|Rebel fighters have been engaging with Gaddafi forces in Zlitan, Nafusa and Brega in recent days [AFP]
Fighting has broken out in the western Libyan town of Zlitan, after rebel forces say troops loyal to Libyan leader Muammar Gaddafi launched an offensive on their positions in the town's suburbs.
Several rebel fighters told Al Jazeera that they were taken off guard during the offensive early on Tuesday morning, and that Gaddafi's forces had used tanks to launch an "all out offensive," outflanking rebel positions on the outskirts of the town.
At least seven rebel fighters were killed and a further 50 wounded in the fighting, opposition forces said.
"At this particular moment I can't tell you how much [the rebels] pulled back," said Al Jazeera's Hoda Abdel-Hamid, reporting from Misrata, where many of those wounded during the fighting were being treated.
"Earlier, several fighters told me they had pulled back - the situation is still extremely fluid."
Abdel-Hamid reported the hospital at Misrata as being "overwhelmed" by the casualties.
Colonel Ahmed Omar Bani, a Benghazi-based spokesman for the rebels' military, told the AFP news agency that the opposition forces had launched a counter-offensive in Zlitan, and were involved in a "vicious fight" with pro-Gaddafi forces in the centre of the city.
Bani said that clashes also took place in the eastern oil town of Brega on Tuesday, where the rebels fought with pro-Gaddafi forces for several hours before being forced to retreat.
Abdel-Hamid said that Zlitan, as the last major town left in government hands to the east of Tripoli, would be a key strategic gain for the rebels, but that they face several difficulties in taking the town.
For one, she said, Gaddafi's forces are present there "in large numbers", with reports of the Libyan army's 32nd Brigade being deployed there.
Second, the rebels have been "receiving very mixed messages from the residents of Zlitan," she said.
While some residents told rebel fighters that they are openly pro-Gaddafi, others have told them that they will receive support if they attempt to take the town, she said.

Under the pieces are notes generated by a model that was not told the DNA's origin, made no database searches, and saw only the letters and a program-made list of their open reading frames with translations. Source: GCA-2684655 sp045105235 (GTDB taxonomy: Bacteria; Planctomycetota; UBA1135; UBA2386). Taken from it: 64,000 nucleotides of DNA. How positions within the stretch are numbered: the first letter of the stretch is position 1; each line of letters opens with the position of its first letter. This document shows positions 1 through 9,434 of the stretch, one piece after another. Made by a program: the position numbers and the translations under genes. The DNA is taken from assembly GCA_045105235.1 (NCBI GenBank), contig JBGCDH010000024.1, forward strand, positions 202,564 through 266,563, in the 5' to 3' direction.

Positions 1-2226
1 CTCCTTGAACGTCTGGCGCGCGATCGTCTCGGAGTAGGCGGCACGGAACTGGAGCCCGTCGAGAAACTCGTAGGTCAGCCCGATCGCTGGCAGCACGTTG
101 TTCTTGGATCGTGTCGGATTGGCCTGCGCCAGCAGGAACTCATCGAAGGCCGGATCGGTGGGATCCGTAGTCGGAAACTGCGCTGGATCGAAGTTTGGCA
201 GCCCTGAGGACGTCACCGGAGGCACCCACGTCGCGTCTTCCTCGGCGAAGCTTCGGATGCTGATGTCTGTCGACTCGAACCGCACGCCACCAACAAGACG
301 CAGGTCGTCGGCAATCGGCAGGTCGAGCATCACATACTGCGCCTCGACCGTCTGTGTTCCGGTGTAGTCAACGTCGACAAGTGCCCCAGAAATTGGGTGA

Rebel fighters say that they would only enter the town if they receive an "invitation" from the local tribes.
Russia, meanwhile, said on Tuesday that the fighting in Libya has reached a "dead end", and that all parties should seek "political and diplomatic solutions".
"The situation has reached a dead end that confirms that there is no military solution," Sergei Vershinin, the head of the foreign ministry's Middle East and North Africa department, was quoted as saying by the Interfax news agency.
"We have to go back to searching for political and diplomatic solutions."
The opposition has been rooting out what they say are pro-Gaddafi agents within its own ranks in their eastern bastion, while fighting on the Zlitan, Brega and Nafusa fronts continues.
At least 63 people suspected of having links to Gaddafi, and of murdering the rebels' military chief last week, were rounded up by the rebels on Sunday and Monday, the opposition said, following an hours-long battle in the opposition stronghold of Benghazi.
Security forces patrolled the streets in a bid to track down more members of the pro-Gaddafi group, a rebel spokesman said.
Opposition forces have captured the base of the Gaddafi loyalists, called the al-Nidaa Brigade, an armed group which had been operating under the opposition's banner, spokesman Mahmoud Shamam said.
Medics said at least four opposition members and 11 pro-government troops were killed in the clashes.
Al Jazeera's Tony Birtley, reporting from Benghazi, said the battle was launched to subdue elements of Gaddafi's forces that had been operating as a "fifth column" within the opposition ranks.
The fighting followed Thursday's killing of Younes, the chief rebel commander, under mysterious circumstances.
On Tuesday, rebel leaders told the AFP news agency that they had found a "hit list" of 60 rebel leaders during their raid of the al-Nidaa Brigade's base.
"There were around 60 people (on the list)," Mustafa al-Sagisli, the rebels' deputy interior minister, told AFP, including "members of the [National Transitional Council], the military council, the cabinet of the NTC executive."
"There were names and addresses," he said, "some of the addresses were correct."
Fighting in Nafusa mountains
Forces loyal to Gaddafi, meanwhile, took control on Monday of the village of al-Jawsh at the foot of the strategic western Nafusa mountains, AFP journalists at the scene said.
The rebels had on Sunday taken the village, but said they were forced to retreat to the east, half way along the road to the town of Shakshuka, after several hours of fighting.
The rebels said al-Jawsh had been emptied of residents and pro-Gaddafi forces were now in the village.
The Nafusa region has seen heavy fighting between rebels and forces loyal to Gaddafi since the rebels launched a major offensive this month in a drive on the capital Tripoli.